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7 time-saving tips for more sewing time

It’s great to be back with another exciting week of tips to share with you.

This week, I’ll be working with the Husqvarna Viking Opal 690Q. To be honest with you, I bought this machine after I previously reviewed it and it’s become my go-to sewing machine. It’s small and easy to transport to a sewing day or a sewing retreat. While small is great, what sold me is the fact that it has some amazing bells and whistles that I absolutely do not want to sew without.

 

Husqvarna Viking Opal 690Q

 

Here’s the Husqvarna Viking Opal 690Q with the optional extension table. I absolutely love the extension table. It adds a smooth, large surface around the sewing machine. The front curved edge? Well – that’s to die for when quilting or sewing large pieces of fabric together. The quilt or fabric pieces just glide over that curved edge.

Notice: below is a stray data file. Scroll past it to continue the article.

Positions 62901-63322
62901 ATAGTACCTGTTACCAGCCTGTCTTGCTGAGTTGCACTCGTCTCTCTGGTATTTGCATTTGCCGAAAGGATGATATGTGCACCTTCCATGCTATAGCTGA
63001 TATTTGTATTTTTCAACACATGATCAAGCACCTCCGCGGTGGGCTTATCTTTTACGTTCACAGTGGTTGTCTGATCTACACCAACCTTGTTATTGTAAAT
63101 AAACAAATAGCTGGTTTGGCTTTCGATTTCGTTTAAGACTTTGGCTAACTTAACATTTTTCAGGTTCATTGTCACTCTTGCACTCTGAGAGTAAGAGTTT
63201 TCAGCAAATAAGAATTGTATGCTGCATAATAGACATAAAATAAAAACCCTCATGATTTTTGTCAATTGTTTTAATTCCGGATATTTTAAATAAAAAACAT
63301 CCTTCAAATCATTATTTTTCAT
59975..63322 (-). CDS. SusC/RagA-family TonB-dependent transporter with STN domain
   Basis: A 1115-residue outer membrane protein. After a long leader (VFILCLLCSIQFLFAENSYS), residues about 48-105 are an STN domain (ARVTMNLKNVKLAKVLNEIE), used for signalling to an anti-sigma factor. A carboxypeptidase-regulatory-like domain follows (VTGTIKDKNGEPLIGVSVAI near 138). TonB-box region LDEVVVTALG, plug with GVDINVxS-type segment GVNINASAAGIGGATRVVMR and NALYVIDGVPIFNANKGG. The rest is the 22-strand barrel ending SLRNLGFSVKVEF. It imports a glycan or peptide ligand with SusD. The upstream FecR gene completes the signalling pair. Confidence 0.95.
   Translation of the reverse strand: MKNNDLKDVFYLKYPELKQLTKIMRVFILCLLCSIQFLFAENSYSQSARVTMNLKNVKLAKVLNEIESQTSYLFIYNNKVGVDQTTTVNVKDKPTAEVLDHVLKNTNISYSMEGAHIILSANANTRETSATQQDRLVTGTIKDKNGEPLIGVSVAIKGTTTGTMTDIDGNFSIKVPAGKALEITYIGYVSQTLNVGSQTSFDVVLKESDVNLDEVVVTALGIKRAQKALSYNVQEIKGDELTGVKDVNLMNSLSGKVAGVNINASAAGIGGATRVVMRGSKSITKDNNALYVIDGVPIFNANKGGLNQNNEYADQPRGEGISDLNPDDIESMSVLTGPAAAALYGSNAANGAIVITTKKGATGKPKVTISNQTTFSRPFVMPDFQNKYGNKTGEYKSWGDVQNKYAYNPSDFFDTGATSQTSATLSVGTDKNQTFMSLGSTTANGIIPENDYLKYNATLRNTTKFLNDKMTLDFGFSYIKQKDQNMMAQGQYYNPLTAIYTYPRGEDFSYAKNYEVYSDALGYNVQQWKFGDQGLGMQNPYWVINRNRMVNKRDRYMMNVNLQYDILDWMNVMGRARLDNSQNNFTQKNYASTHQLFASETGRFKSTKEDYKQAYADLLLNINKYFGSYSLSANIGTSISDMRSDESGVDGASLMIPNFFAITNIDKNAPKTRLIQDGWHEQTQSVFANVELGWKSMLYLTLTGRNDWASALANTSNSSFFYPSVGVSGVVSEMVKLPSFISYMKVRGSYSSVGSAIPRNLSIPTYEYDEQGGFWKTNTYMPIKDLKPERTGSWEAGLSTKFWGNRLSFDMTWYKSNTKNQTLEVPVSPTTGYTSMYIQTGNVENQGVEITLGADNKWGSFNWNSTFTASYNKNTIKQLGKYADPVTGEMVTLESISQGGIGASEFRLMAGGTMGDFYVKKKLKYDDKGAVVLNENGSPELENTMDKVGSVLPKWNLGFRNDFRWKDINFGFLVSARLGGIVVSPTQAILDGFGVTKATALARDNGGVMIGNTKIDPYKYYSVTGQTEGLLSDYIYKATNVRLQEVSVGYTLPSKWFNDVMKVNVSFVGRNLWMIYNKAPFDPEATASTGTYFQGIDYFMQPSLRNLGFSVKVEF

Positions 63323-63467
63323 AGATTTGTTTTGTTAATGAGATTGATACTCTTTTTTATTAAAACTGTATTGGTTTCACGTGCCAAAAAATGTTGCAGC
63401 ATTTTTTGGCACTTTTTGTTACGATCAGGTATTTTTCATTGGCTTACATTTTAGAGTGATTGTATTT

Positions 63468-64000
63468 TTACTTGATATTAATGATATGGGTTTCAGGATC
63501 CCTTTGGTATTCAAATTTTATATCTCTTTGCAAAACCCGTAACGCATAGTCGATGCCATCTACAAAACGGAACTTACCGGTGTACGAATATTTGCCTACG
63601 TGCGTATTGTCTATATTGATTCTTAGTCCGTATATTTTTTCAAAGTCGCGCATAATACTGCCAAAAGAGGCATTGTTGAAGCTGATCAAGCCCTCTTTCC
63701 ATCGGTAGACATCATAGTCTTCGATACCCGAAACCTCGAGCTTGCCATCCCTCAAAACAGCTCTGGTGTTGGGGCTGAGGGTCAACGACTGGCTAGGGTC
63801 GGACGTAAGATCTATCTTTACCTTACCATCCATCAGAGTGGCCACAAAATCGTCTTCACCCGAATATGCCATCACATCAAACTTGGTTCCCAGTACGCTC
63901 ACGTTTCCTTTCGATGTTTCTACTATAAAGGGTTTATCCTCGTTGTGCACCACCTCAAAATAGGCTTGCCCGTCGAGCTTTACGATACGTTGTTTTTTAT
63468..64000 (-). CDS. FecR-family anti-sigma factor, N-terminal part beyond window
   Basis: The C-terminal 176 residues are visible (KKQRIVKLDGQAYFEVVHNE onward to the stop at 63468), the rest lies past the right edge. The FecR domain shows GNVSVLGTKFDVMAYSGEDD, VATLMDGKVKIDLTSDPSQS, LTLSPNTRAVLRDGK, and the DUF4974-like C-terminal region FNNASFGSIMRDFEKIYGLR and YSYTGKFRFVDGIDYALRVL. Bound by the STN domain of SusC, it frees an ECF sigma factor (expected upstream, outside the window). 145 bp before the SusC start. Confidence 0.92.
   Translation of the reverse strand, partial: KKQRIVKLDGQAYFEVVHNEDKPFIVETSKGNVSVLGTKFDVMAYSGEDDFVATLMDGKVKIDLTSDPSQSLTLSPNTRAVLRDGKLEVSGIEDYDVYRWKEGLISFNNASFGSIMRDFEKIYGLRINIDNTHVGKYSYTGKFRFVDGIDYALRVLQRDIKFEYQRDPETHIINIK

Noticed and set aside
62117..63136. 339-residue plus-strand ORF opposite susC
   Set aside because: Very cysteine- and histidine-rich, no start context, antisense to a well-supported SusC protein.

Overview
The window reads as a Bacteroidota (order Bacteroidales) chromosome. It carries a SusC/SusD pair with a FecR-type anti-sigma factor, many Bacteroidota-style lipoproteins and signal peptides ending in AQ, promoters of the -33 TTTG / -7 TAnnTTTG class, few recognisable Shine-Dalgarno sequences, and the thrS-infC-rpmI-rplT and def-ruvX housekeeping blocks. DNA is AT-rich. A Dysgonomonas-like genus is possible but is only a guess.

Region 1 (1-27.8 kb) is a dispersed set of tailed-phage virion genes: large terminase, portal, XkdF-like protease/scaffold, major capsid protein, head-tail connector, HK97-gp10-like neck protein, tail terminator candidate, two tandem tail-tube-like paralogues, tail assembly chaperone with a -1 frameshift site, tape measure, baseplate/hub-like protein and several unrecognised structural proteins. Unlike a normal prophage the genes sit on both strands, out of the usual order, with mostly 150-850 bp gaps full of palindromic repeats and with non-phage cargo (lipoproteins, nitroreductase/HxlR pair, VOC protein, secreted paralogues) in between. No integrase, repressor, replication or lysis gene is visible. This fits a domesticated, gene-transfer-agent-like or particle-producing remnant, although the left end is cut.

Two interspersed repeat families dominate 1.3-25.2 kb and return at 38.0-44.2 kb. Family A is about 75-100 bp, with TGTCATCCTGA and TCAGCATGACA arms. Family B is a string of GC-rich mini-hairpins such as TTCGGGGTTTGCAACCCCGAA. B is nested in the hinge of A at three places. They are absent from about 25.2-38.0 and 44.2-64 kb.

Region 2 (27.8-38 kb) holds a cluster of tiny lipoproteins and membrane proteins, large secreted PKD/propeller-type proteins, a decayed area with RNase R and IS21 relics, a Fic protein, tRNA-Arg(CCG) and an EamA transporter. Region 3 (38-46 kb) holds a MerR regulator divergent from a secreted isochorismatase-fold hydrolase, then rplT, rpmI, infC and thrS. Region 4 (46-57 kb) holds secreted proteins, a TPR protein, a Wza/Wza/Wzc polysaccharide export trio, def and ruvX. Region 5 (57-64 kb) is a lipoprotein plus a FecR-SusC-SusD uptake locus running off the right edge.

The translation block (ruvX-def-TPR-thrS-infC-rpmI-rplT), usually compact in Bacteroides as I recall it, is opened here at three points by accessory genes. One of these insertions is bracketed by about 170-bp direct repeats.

It’s amazing how many people have never tried sewing with an extension table. What’s also amazing is how much more control you have when you have a proper work surface. If you don’t have an extension table, you need to get one.

 

Husqvarna Viking Opal 690Q with optional extension table

 

I’m working with my Husqvarna Viking Opal 690Q in a slightly different environment these days. I created a second sewing studio in my house. I work to a lot of deadlines and I needed a space where I could focus. I moved my large sewing cabinet to the new space and the Opal 690Q fits perfectly in the cutout.